Postmodern culture has made idols out of technology, uncertainty, and the market. The postmodern culture is marked by cynicism and far less optimism. People no longer desire to go into education or science, but rather business and finance. We have begun to view work as a means to make money to free ourselves to live a fulfilling life.

It is a means without an end and is characterized by the deception, fraud, and greed displayed by the financial companies in the midst of the 2008 recession. Naomi Wolf wrote, “The media’s ‘bad apple’ thesis no longer works. We’re seeing systemic corruption in banking — and systemic collusion.”

The effect of personal and cultural idols on our work has further distorted the worldview of work. It is no wonder then, that work has become filled with greed and riddled with controversy.

Humanity’s idols are seeping into their worldviews and destroying the possibility of working toward vocation. However, even in the midst of selfish ambition and a distorted worldview, God can use us through our work if we humbly consider why we are where we have come to be.

God Works for the Good in Every Situation

The book of Esther tells a story about a woman named Esther who finds favor with King Xerxes, hides her Jewish identity, and becomes his queen. Many question the moral compromises Esther makes on her way to becoming queen. It causes us to question whether God will still work with us and through us in these circumstances.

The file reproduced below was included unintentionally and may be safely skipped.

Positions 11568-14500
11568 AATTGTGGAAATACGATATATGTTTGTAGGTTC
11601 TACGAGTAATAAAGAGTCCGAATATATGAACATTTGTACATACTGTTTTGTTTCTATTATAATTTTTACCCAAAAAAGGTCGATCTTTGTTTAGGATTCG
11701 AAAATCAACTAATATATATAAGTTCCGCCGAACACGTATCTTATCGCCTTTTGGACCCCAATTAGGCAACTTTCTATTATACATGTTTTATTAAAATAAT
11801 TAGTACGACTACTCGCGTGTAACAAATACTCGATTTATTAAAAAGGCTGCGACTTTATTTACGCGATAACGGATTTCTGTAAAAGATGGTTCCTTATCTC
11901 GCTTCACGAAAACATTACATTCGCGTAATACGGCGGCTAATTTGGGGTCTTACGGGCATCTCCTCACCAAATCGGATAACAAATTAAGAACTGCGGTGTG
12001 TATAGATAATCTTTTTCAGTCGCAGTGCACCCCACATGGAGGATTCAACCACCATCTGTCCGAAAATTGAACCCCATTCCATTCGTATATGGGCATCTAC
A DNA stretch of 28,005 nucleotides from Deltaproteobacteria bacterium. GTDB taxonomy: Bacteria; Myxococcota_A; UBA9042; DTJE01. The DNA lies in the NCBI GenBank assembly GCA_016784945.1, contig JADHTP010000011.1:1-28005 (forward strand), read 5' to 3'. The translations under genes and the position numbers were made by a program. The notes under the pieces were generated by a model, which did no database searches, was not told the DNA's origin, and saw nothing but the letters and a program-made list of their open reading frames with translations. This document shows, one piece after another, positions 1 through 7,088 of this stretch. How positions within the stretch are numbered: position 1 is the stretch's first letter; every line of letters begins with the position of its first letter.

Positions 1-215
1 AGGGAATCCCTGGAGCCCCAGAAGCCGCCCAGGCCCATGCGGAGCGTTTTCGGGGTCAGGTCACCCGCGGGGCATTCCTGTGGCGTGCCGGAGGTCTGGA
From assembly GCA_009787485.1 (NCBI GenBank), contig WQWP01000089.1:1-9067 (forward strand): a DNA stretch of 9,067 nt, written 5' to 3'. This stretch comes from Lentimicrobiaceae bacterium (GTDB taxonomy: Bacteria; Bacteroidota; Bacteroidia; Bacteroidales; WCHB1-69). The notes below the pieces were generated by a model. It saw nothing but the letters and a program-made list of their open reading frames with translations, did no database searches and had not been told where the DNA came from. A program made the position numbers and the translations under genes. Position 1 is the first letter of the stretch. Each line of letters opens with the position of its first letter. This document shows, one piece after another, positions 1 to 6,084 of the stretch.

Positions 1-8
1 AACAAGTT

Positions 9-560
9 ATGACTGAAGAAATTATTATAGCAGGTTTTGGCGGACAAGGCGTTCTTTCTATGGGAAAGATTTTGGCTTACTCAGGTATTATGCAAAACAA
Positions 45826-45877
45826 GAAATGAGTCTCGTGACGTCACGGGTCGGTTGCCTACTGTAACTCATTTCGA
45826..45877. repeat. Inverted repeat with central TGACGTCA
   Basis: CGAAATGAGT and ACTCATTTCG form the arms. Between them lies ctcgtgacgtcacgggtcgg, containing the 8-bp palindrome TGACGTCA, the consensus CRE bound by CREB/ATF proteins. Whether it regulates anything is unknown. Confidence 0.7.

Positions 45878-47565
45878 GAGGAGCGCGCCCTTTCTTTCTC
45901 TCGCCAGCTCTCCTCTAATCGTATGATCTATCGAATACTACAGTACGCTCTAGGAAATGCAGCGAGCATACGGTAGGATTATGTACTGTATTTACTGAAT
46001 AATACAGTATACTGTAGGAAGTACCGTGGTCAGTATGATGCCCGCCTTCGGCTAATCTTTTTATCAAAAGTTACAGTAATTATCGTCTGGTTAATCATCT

Esther 4 reveals that a high official has convinced the king that the Jews are a danger to the empire and should be killed.

Esther now has the opportunity to serve others in her role by speaking out against this and sparing the lives of many Jews. Mordecai, a Jewish leader, appeals to Esther for help saying “And who knows but that you have come to your royal position for such a time as this?”

We can get to a position of power through deceit, yet God still gives us the opportunity to serve others through our position. If we ignore the opportunities to serve others, we are serving our position and the position owns us. It is actually freeing that God gives us the opportunity amidst all of our sin to utilize work as he intended.

Esther decides to go to the king to attempt to remove his hatred toward the Jewish people. She recognized that her life was at stake and was willing to sacrifice herself in an attempt to save others.

Esther did not rise to hold the position of power without the help of God. God has a purpose for Esther in her position of power and recognizes her authority in that position after she uses it to save others. Esther is called Queen Esther fourteen times in the book of Esther; thirteen of those occur after she put her life on the line to save others.